Search the internet and you’ll find plenty of templates for writing a BYOD policy. This kind of abundant advice, while helpful for comparison, can lead just as quickly to confusion and conflict about what you really need in your BYOD policy — and what you can leave out. To boil it all down to the essentials, here’s our take on the five pieces every policy needs to have.

1. Terms, Definition and Scope

One piece missing from most internet templates is a simple set of terms and definitions. When you’re cresting the buzzword wave, even terms like “BYOD” and “mobile device” are open to interpretation. Take a paragraph or two at the top and explain exactly what you mean so that everyone starts off with the same context. For example, if you use the term BYOD (or CYOD), define it in terms of which devices are covered, along with who pays for, picks out, and controls them (since these are often different).

With terms laid out, you should also include scope: exactly who is covered by this policy. If you want to use a term like “employee” or “staff,” make sure that’s defined in the terms and definitions. With heavy long-term use of consultants, contractors, partners and outsourcers in many organizations, the scope of the policy is critical to lay out early on. As you’re defining scope, you’ll also want to define eligibility: who is allowed to participate in this policy, and who is excluded.

2. Supported Devices and Support Strategy

You don’t want your policy to be too “device specific,” but you also don’t want to be in a situation where it’s not clear which types of devices you’re willing to support and which you’re not. Make a short list of types of devices, and make it clear what level of support you’re going to provide for those devices.

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For example, if you’re including Android smartphones in your list of supported devices, you can say something like, “Android devices running current versions of the operating system with minimum hardware specifications will be enrolled and supported. See IT department Intranet for the current list.” This will clarify specifically which devices are and are not included under the plan and eliminate any confusion.

3. The Money Question

A concise, specific statement of who is paying for the device and who is paying for monthly service should be in there, even if you don’t intend to pay for anything. Or, if you have some cases where you do pay and somewhere you don’t, or different limits for different types of users, make that very clear. Nothing good ever comes from financial ambiguity.

4. Participant Responsibilities

The main consumer of a BYOD policy is going to be the device user, so you want to make it abundantly clear what the user responsibilities are. The list can get long, but keep it laid out as easily digestible chunks. Start with the acceptable use policy (AUP) and data protection policy, including using the device safely, even if these are just inherited from company-wide AUP and protection policies. Make sure participants know how issues such as backups and support are going to be handled. And be clear on what they need to do in case of loss or theft of the device, including timeframes.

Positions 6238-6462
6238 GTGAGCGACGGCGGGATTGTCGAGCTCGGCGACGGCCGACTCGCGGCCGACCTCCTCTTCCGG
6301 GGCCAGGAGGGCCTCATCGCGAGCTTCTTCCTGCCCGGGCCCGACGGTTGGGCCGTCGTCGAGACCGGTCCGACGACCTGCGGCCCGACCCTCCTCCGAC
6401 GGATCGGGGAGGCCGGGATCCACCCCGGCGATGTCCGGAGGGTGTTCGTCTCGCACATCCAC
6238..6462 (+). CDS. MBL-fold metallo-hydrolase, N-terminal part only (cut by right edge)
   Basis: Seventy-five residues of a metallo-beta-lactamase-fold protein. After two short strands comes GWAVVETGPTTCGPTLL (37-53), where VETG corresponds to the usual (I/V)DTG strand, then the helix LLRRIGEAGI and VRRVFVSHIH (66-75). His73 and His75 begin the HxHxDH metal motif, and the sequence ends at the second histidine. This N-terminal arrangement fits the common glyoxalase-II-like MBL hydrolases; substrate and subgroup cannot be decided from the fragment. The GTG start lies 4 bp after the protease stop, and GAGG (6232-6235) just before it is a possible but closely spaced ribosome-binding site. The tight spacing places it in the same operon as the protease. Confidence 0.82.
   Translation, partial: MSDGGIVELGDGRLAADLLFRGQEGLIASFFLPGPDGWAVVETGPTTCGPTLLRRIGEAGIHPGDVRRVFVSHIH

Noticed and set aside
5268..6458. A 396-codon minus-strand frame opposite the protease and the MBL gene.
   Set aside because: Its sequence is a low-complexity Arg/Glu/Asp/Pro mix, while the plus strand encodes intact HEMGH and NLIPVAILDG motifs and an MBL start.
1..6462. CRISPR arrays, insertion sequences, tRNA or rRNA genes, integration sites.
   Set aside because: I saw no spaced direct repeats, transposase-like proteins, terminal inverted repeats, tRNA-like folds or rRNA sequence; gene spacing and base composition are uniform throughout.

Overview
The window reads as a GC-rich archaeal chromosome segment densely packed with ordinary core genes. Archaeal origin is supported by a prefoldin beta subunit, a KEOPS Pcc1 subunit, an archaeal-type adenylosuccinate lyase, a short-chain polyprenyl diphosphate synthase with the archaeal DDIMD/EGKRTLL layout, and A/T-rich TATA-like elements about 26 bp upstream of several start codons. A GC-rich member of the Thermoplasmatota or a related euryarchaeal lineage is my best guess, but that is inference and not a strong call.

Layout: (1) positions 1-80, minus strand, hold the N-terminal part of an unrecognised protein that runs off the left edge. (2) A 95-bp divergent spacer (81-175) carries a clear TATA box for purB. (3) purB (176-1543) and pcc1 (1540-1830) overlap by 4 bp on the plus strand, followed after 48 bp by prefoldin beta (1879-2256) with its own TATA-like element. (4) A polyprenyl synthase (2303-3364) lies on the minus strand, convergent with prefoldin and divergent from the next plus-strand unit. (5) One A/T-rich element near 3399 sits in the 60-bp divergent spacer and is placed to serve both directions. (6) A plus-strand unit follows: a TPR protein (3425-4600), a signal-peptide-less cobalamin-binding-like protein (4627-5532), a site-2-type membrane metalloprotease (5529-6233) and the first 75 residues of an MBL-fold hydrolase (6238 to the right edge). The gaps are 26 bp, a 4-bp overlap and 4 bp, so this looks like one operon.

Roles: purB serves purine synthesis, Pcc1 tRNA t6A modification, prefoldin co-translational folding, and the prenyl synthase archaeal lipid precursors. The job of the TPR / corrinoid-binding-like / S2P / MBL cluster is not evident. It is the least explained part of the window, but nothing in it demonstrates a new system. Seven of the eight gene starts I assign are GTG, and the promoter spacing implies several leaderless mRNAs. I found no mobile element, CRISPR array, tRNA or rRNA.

The responsibilities should also include at least some discussion of what happens if the participant fails to comply. In some companies, this is covered elsewhere — in which case it should be clear where the participant can find out what the consequences are.

Many organizations like to get an explicit signoff on the BYOD policy when the user’s device is enrolled into the program. If this is your approach, then matching up BYOD responsibilities, potential consequences of violating these responsibilities, and an explicitly signed agreement all in one document is an excellent idea that makes very clear how seriously you’re taking BYOD security.

5. The Caveats

You don’t want your BYOD policy to turn into pages of unreadable legalese, but you do want to make clear disclaimers for issues such as privacy, security settings and MDM, and what’s going to happen when the device is disenrolled (such as when someone leaves the company).

When it comes to these issues, it pays to be open about the potential consequences for BYOD users. A statement like the following will cover most companies and environments pretty well: “We don’t spy on you routinely, but we do collect a lot of information as part of our normal system management, and if we need to, we can get a pretty good picture of how you’re using your smartphone, even if it is outside the scope of your employment.” If you treat user privacy more seriously (such as by destroying or anonymizing logs), that’s great, but make sure that users know how much information they’re sharing with you as part of participating in a BYOD program.

Your BYOD policy should be short and to the point, making it clear what the policy covers and what users should expect. Get these five key pieces into your policy, and you’ll have a solid one that will help make your BYOD program successful.

Hungry for more? Download our free guide and template for a deeper dive into BYOD policy development.

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Joel Snyder

Joel Snyder, Ph.D., is a senior IT consultant with 30 years of practice. An internationally recognized expert in the areas of security, messaging and networks, Snyder is a popular speaker and author and is known for his unbiased and comprehensive tests of security and networking products. His clients include major organizations on six continents.

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